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I knew what was coming…and it still took me by surprise. With the Mazda CX-50 (adding but one digit to the company’s CX-5 – and it’s a zero), the carmaker has constructed both a crossover and an anomaly for the Mazda showroom. Despite the similarity in the nomenclature, the CX-50 is more closely related to the company’s CX-30 and Mazda3 than to its current bestseller, the CX-5. And in its ‘butched-up’ sheetmetal and stance, it is perhaps the most aggressively sculpted Mazda product since production of the Ford Explorer-based Navajo(!) ended in 1994. 

It’s been a couple of months since I first saw the CX-50 at – you guessed it – a Mazda store. That example was already sold, so there was no sitting or prodding; my exam was superficial, and far from super thorough. But in its almost wagon-like proportion, generous greenhouse and almost spare cladding, I could tell the CX-50 product team was on to something. The differentiation between it and the more urban space occupied by the CX-5 was immediately apparent, while its price point – think high $20s to low $40s – was essentially an overlay.

Two months later and it’s now in my driveway – and those initial impressions, now based on sitting, prodding and driving, are confirmed. Although some outlets perceive it to be in direct competition with traditional crossovers such as Hyundai’s Tucson, Nissan’s Rogue and Toyota’s RAV4, I’d liken it to Subaru’s Outback or (in the Mazda’s higher trim levels and elevated prices) Audi’s allroad; both the Subaru and Audi are essentially lifted wagons, promising credible performance on fire roads or snow…or, you know, snow-packed fire roads. 

In the initial walkaround I was seeing the CX-50, coated in the company’s new Zircon Sand Metallic, as a meet-up between Porsche’s Macan and Toyota’s Tacoma. And let me explain: In its relatively low overall height and (for the segment) generous width, there’s a bit of Macan in its proportion, while the cladding and general demeanor could have been copped from Toyota’s Tacoma production line. 

To Mazda’s credit, the end product is skillfully drawn, and I like the overall impression. The CX-50 sits well, with wheels and tires adequately filling the wheelwells, while overhangs front and rear aren’t excessive; especially notable is the CX-50’s front overhang, which seems intentionally pulled back when compared with other cars and crossovers in the Mazda lineup. 

Inside, our Premium Plus trim, which supplies just about everything you might want (for a $42K plus destination sticker), impresses with Terracotta leather on the seats, a moonroof overhead, and a real attempt to keep me happy with an essentially analog dashboard. Of course, Mazda supplies a generous infotainment screen, along with Mazda’s less-than-intuitive controls for same. But the carmaker did provide the XM/Sirius subscription, so the experience wasn’t all bad.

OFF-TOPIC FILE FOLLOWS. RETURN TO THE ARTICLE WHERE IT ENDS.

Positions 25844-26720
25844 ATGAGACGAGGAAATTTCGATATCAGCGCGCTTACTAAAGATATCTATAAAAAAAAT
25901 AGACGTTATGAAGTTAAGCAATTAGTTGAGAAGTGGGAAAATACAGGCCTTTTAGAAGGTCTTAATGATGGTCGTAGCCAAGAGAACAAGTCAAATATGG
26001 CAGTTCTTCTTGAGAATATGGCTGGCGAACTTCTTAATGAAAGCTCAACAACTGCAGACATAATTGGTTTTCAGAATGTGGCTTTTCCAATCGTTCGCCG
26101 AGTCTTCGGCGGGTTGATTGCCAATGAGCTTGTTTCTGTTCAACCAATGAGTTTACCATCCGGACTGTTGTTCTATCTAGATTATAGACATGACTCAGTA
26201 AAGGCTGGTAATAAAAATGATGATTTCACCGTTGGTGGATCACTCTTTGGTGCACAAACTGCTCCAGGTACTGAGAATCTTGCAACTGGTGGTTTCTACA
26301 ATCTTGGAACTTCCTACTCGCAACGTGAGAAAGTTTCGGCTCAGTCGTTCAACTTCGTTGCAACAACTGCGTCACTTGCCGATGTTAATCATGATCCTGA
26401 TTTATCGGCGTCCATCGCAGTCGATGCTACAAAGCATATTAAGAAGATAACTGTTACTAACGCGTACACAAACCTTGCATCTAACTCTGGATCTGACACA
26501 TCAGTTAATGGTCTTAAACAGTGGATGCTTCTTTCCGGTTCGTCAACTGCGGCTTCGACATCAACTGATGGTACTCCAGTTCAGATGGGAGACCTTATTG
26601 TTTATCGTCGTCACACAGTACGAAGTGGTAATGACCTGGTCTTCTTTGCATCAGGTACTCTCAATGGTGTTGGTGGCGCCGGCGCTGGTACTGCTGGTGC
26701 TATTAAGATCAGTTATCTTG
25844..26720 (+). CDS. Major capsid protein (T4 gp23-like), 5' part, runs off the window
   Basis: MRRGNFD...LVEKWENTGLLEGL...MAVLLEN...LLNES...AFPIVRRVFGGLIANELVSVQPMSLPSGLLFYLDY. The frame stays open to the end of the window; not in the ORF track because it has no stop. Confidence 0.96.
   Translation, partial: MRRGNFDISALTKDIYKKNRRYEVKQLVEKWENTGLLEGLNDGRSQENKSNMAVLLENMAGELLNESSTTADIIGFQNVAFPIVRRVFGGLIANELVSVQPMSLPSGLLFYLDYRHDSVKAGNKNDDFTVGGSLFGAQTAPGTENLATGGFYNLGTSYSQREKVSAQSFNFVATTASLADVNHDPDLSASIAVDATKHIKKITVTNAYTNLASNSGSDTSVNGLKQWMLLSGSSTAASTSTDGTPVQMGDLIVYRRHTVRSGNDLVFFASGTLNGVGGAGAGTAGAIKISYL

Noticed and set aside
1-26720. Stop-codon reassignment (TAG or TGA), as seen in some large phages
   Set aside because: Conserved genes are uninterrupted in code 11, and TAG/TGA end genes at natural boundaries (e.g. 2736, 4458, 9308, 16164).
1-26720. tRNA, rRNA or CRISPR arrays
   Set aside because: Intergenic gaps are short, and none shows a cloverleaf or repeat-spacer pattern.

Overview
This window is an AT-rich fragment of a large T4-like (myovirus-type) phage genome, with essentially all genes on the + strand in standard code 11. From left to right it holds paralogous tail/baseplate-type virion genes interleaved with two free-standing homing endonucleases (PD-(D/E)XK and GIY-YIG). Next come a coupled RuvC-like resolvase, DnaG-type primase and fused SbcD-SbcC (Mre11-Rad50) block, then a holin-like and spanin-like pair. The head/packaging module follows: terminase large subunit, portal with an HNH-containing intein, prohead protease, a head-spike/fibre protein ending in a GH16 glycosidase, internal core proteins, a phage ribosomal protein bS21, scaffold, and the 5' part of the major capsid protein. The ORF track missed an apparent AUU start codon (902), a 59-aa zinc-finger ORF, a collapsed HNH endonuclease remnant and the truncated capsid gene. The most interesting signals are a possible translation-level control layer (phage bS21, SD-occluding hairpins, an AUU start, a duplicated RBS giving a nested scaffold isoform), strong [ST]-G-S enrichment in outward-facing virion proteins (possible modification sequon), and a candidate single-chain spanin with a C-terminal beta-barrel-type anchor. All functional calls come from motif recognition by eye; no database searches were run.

The broadened shoulders of the CX-50 interior carry over inside, where the CX-50’s width seems to provide room for – again, you guessed it – broad shoulders, more front legroom than is often seen in small SUVs, and real rear legroom for adults seated in the back. It is, in short, a genuine passenger vehicle in a segment often designed for two adults and their two children. Numerically, that translates to 98 cubic feet of passenger space and 31 cubic feet of cargo room behind the rear seat. Flip the rear seat down and carry your bike with the front wheel installed.

Under the CX-50’s hood you have a choice of a normally aspirated 2.5 liter with 187 horsepower, or the available 2.5 liter turbocharged four (on upper trim levels) offering 256 horsepower. But really, there’s only one choice, as the 187 horsepower proves wheezy even in smaller, lighter Mazdas. With that, I found the 2.5 liter turbo in the CX-50 almost agrarian in its behavior, lacking the smoothness this same powerplant exhibited in the CX-9 and Mazda3 Turbo hatch – both recently tested. The less-than-refined feel was something you could live with, but still came as a surprise. Not surprising was the efficiency, with the EPA estimating 23 City/29 Hwy and 25 Combined. In real world driving figure low 20s – and if you need more, wait on an anticipated hybrid, which should be available soon.

The end result of the turbocharged drivetrain, with all four wheels driven through a 6-speed automatic, was exactly the sort of hookup you’d want in an all-purpose crossover. Given the 8.6 inches of ground clearance in upper trims you won’t be hopping boulders, but there’s enough capability here to get your mountain bike to the trailhead, or your kayak to the water. And again, with its relatively low height, you can reach the kayak!

The top trims, of which our tested Premium Plus is one, puts the CX-50 north of $40K – at which point you have some other choices. But if a fan of Mazdas (and I am), and wanting an all-weather wagon without spending Audi prices, the CX-50 provides a compelling choice in the crossover category. Hopefully you can drive one at a dealer, something I couldn’t do two months ago…

Boldt, a contributor to outlets such as, Kelley Blue Book and Autoblog, brings to his laptop some forty years of experience in automotive retail, journalism and public relations. He is a member of the Texas Auto Writers Association, The Washington Automotive Press Association and L.A.'s Motor Press Guild. David is the Managing Editor of txGarage, a regular panelist on the AutoNetwork Reports webcast/podcast, and the automotive contributor to Dallas' Katy Trail Weekly.

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